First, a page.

Microsoft Plugs Nine Holes in Windows, DNS, SQL
Microsoft Corp. today patched nine vulnerabilities in Windows, Exchange, SQL Server and the company's Domain Name System (DNS) server and client software.
All nine flaws were rated "important" by Microsoft, the second-highest threat rating in the company's four-step scoring system.
One of the Microsoft fixes for Windows DNS was part of a group of patches issued today by software vendors to plug a multiplatform hole. The researcher who uncovered the vulnerability called the group patch effort the "largest synchronized security update in the history of the Internet."
"We've had four updates to Microsoft's DNS since 2007 -- and one led to a bot, Rinbot, in April 2007," noted Andrew Storms, director of security operations at nCircle Network Security Inc."
Storms was referring to the episode last year when researchers spotted then-new variants of Rinbot exploiting a zero-day flaw in Windows DNS Server Service. The most recent patch for Windows DNS was released as MS08-020 in April, part of that month's eight-update, 10-fix batch of updates.
The fix for the DNS cache poisoning vulnerability -- which was reported to Microsoft by Dan Kaminsky, a noted researcher and director of penetration testing at Seattle-based IOActive Inc. -- is part of a larger, coordinated rollout today. The Internet Software Consortium (ISC) has also updated its popular open-source BIND DNS software, which vendors like Red Hat Inc. and Sun Microsystems Inc. will be pushing to their users today.
"This is pretty bad, pretty bad," said Kaminsky. "I wish I could go into full detail, but...."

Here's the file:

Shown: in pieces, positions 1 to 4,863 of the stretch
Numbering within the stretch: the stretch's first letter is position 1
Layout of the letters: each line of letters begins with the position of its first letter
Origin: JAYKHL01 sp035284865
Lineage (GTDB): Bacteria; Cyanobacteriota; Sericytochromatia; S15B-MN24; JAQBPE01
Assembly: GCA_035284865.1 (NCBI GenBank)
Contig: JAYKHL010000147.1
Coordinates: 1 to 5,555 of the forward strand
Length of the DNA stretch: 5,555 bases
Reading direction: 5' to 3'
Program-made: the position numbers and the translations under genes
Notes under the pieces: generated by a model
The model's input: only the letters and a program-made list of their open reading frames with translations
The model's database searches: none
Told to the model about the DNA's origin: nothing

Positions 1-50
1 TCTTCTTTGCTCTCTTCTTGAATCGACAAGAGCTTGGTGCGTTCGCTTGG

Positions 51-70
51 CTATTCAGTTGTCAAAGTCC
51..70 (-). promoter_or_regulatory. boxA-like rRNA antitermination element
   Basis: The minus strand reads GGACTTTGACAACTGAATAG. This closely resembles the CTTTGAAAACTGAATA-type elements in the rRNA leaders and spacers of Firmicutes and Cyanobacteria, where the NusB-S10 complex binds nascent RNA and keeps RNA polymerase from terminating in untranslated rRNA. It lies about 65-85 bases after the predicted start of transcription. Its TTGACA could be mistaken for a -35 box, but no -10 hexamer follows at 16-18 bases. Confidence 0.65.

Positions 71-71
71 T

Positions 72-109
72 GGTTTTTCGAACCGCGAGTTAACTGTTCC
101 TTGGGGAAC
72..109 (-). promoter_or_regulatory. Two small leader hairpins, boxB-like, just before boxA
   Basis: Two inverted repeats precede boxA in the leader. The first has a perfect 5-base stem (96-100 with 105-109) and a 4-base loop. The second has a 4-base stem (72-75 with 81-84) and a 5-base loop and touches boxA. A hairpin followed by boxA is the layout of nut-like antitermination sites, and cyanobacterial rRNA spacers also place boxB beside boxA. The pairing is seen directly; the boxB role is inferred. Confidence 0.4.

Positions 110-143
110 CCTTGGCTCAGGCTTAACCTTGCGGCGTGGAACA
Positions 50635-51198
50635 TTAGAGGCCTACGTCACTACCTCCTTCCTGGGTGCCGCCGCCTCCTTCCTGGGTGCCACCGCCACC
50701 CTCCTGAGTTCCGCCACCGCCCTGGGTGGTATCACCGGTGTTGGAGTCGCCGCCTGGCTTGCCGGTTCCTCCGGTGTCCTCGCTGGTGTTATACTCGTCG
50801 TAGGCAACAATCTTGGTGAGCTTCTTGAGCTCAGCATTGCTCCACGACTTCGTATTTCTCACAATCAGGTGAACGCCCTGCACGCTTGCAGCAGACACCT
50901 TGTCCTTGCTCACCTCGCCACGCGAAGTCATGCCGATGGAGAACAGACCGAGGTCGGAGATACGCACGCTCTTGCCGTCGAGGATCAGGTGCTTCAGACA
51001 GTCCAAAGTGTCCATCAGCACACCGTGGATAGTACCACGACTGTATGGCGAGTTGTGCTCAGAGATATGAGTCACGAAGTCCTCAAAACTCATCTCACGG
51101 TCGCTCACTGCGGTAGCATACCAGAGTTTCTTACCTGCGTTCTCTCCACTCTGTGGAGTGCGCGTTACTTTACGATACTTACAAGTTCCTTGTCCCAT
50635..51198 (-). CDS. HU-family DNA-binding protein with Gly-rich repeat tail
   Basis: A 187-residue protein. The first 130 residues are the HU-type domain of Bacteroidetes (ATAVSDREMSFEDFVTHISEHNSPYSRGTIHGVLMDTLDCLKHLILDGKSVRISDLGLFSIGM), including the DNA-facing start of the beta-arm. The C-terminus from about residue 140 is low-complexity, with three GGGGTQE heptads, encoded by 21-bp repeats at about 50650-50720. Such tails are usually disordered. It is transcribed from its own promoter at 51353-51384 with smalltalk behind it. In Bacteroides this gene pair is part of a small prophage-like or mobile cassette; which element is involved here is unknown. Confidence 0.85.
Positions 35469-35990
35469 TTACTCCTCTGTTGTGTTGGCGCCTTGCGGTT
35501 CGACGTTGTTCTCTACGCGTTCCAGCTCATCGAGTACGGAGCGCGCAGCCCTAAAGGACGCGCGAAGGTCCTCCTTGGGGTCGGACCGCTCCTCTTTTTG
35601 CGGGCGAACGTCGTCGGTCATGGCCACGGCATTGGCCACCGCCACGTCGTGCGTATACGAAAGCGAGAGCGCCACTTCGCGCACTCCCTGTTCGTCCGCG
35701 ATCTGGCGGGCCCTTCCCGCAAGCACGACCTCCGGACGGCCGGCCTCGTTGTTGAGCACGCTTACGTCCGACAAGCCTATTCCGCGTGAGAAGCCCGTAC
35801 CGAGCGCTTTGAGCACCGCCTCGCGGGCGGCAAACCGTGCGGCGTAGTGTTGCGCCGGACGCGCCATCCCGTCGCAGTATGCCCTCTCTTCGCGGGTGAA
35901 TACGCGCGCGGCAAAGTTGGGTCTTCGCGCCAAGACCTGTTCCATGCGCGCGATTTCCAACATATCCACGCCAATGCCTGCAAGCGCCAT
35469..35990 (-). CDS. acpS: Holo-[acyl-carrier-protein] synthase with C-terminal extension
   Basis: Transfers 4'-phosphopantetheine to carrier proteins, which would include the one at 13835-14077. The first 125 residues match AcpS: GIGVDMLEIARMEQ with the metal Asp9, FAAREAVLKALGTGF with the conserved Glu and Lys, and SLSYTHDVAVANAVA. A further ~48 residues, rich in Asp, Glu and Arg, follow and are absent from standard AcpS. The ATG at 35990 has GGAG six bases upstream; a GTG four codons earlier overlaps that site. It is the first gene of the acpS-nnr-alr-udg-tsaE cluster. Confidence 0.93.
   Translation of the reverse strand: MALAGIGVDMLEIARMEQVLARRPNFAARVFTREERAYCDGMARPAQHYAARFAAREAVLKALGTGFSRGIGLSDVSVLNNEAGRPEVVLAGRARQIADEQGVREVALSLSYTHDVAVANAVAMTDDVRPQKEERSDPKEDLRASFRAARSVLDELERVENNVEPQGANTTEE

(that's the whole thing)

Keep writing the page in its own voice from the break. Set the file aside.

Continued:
Kaminsky, who held a news conference today with Jerry Dixon, former director of the national Cyber Security Division at the U.S. Department of Homeland Security, to discuss the DNS cache poisoning bug, said he would withhold specifics of the vulnerability for about a month. He plans to present his findings at the Black Hat security conference, which runs Aug. 2-7 in Las Vegas.
"But look at how many people have worked this entire year to make this happen," Kaminsky hinted. "This is not your everyday vulnerability. There are vulnerabilities, and then there are vulnerabilities. But that doesn't mean you panic."
He predicted that exploits will be crafted for the DNS flaw. "I don't think this will survive reverse engineering."
Storms of nCircle put it into perspective. "A reliable DNS cache exploit means that the probability of redirecting an unsuspecting user to a malicious Web site has just increased dramatically," he said, urging users -- enterprise administrators in particular -- to install the patch pronto. "Every network administrator in the world needs to drop that iPhone, get off their BlackBerry and patch their DNS now."
Eric Schultze, chief technology officer at Shavlik Technologies LLC, a Roseville, Minn.-based vendor of security products, picked a different Microsoft update to tout today. He focused on MS08-038, a bulletin that outlined a remote code vulnerability in Windows Vista and Windows Server 2008 that involves the saved search feature and its associated file format in those operating systems.
"I say that one only because it's entirely unclear if browsing to a malicious site can [trigger the vulnerability] or if the user has to save and then open a [malicious] saved search file," Schultze said. "Given that it's so unclear, I'd patch that one first."